Well, my first visit to the opera was a success. I really enjoyed it and Katherine Jenkins can be safe in the knowledge that people of all shapes and sizes were alongside me in the seats at Theatre Severn so Shrewsbury is sharing the opera with all genders and all ages.
I went in with a mind full of Julia Roberts in her red dress and pearls, tears pouring down her face as she described, somewhat inappropriately, how much she enjoyed the performance (quite a memorable scene from Pretty Woman!).
I went with my Dad rather than Richard Gere and I wore a less-dressy outfit than Vivienne but I did choose La Traviata to be my first taste – the opera featured in Pretty Woman and said to be the inspiration for the film itself.
La Traviata was performed by the Russian State Ballet and Opera House with a large live orchestra with English surtitles. Now I could tell the surtitles were not welcomed by many in the audience but I actually quite liked how they were positioned.
The board was high enough so that you could watch the performance without having it in your eyeline, making it quite easy to ignore them throughout if you wished, but the fact that they were there meant I could glance up every now and then and keep a track of the tale.
Opera La Traviata, by Guiseppe Verdi, was first performed on March 6th 1853 at La Fenice Opera House in Venice. It was first performed in England on May 24th, 1856 in Italian at Her Majesty’s Theatre in London, where it was considered morally questionable (!?).
It tells the story of a courtesan who finds love but is then given a hard choice to make and ends up alone and dying as the audience wait to see if her lover will find out the truth about her sacrifice and reach her side before the consumption takes her life.
I was swept up in the story and although I knew what to expect from the final scenes (Julia’s tears are a clue) I found myself eagerly awaiting the next scene to find out what would happen to the characters.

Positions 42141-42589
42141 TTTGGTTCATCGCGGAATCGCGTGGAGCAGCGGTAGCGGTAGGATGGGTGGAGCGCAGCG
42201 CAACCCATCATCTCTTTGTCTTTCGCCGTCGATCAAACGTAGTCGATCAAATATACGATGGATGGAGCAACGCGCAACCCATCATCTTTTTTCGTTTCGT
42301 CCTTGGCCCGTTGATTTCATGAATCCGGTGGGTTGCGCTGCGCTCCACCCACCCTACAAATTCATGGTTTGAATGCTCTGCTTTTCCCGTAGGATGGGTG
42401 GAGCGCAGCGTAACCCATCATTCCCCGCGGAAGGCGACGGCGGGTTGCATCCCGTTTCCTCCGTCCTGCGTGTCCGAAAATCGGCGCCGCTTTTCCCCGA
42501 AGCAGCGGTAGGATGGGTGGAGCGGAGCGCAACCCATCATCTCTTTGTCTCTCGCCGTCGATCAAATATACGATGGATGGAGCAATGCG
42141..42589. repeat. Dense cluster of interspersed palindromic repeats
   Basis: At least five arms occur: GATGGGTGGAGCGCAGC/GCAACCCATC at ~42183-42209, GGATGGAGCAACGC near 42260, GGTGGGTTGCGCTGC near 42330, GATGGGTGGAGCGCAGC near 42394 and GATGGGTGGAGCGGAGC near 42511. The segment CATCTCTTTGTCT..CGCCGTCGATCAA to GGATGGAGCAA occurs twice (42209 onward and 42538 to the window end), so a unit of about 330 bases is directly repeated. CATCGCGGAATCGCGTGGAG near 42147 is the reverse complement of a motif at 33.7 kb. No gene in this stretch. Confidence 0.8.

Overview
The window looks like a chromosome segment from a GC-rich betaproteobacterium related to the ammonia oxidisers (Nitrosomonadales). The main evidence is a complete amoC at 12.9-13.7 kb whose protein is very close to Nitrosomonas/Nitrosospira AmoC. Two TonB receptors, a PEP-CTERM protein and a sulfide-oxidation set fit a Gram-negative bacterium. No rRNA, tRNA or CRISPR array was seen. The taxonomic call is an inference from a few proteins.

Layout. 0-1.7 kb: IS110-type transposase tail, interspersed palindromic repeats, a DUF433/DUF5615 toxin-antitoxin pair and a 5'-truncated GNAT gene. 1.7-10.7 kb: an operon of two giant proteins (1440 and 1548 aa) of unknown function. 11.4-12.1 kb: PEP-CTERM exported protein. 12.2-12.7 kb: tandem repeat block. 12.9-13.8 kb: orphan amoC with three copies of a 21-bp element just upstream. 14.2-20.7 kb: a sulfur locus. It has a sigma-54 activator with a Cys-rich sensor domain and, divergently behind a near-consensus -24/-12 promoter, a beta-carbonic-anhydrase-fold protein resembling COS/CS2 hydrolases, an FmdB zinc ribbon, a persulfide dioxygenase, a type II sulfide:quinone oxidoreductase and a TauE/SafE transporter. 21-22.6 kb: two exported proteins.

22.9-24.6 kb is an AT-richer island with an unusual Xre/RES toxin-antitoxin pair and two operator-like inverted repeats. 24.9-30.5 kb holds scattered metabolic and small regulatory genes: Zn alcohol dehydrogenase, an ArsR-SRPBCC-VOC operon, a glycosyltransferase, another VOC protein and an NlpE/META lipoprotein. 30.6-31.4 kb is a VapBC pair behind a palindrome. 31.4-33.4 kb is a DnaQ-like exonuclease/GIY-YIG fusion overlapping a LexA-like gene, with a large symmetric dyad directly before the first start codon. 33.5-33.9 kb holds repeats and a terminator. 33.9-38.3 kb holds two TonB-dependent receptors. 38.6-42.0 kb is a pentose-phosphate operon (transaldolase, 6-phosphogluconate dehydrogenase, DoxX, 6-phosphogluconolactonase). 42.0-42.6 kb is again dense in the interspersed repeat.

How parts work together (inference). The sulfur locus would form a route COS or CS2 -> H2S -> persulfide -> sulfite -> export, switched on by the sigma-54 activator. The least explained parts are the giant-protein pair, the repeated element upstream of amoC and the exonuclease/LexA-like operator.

The main characters are Violetta, her lover Alfredo and Alfredo’s father Giorgio, who delivers the choice to Violetta about his son. Oxana Klipka took on Violetta on Monday night at Theatre Severn and as described by a friend in the interval ‘she belts it out’. I found it extremely enjoyable to listen to her and felt she delivered the right amount of storytelling and drama with her performance.
Alfredo was Tenor Chingis Ayusheev and when he first appeared I thought that he was not going to be able to muster up intense emotional feelings for me but I was wrong – by the time we got to the final scenes I was right there with him as he realised his actions had lost him the chance of happiness.
And Giorgio Germont – my favourite of the night – was performed by Baritone Andrei Kovalev (at least I believe it was – the make-up was something to behold!). I wanted to be moved and I wanted to feel feelings people talk about when they have been to the opera and I think for me Giorgio Germont did that. His guilt at asking Violetta to leave his son, and the resulting situation, was hard-hitting and felt extremely real.
I didn’t cry but there is plenty of time for that as I will be heading back for another dose of opera as soon as I can!
The Russian State Ballet and Opera House are back at Theatre Severn in November with the Nutcracker and Giselle – I will see you there…